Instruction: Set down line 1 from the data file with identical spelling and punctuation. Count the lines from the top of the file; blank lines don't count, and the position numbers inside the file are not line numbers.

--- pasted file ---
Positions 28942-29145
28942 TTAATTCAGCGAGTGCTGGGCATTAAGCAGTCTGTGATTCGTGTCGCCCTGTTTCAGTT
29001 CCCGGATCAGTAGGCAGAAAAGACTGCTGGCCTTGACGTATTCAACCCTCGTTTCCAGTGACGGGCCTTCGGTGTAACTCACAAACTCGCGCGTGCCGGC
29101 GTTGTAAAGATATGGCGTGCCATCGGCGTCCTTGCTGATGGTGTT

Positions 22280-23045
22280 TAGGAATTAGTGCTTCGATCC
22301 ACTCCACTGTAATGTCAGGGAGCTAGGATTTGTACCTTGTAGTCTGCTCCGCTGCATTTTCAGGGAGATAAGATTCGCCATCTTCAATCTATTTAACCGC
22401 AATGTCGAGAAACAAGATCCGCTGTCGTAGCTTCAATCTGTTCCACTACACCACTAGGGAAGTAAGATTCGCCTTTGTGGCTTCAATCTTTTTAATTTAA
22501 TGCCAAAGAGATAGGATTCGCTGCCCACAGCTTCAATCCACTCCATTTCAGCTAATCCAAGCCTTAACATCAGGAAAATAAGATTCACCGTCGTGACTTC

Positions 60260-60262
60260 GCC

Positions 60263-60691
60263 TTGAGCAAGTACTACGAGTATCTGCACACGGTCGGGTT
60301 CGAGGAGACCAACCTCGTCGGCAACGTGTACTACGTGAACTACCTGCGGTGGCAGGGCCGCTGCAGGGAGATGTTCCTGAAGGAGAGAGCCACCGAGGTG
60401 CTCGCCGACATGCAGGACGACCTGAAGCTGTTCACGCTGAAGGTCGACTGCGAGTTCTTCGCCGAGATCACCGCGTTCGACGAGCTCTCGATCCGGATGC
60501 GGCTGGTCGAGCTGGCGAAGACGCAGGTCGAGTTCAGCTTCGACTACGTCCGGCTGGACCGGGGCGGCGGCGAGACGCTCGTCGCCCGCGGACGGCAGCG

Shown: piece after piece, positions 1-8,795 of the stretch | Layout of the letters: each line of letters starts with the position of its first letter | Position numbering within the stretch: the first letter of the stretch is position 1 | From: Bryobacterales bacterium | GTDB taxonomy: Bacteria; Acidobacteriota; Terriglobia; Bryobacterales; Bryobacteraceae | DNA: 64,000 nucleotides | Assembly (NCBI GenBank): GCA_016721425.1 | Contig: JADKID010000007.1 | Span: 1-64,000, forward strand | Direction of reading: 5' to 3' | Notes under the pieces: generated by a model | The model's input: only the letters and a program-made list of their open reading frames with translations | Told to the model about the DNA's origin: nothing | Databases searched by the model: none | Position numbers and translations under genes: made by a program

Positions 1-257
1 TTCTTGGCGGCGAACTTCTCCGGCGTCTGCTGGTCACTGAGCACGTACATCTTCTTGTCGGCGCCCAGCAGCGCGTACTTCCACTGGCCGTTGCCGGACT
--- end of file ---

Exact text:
Positions 28942-29145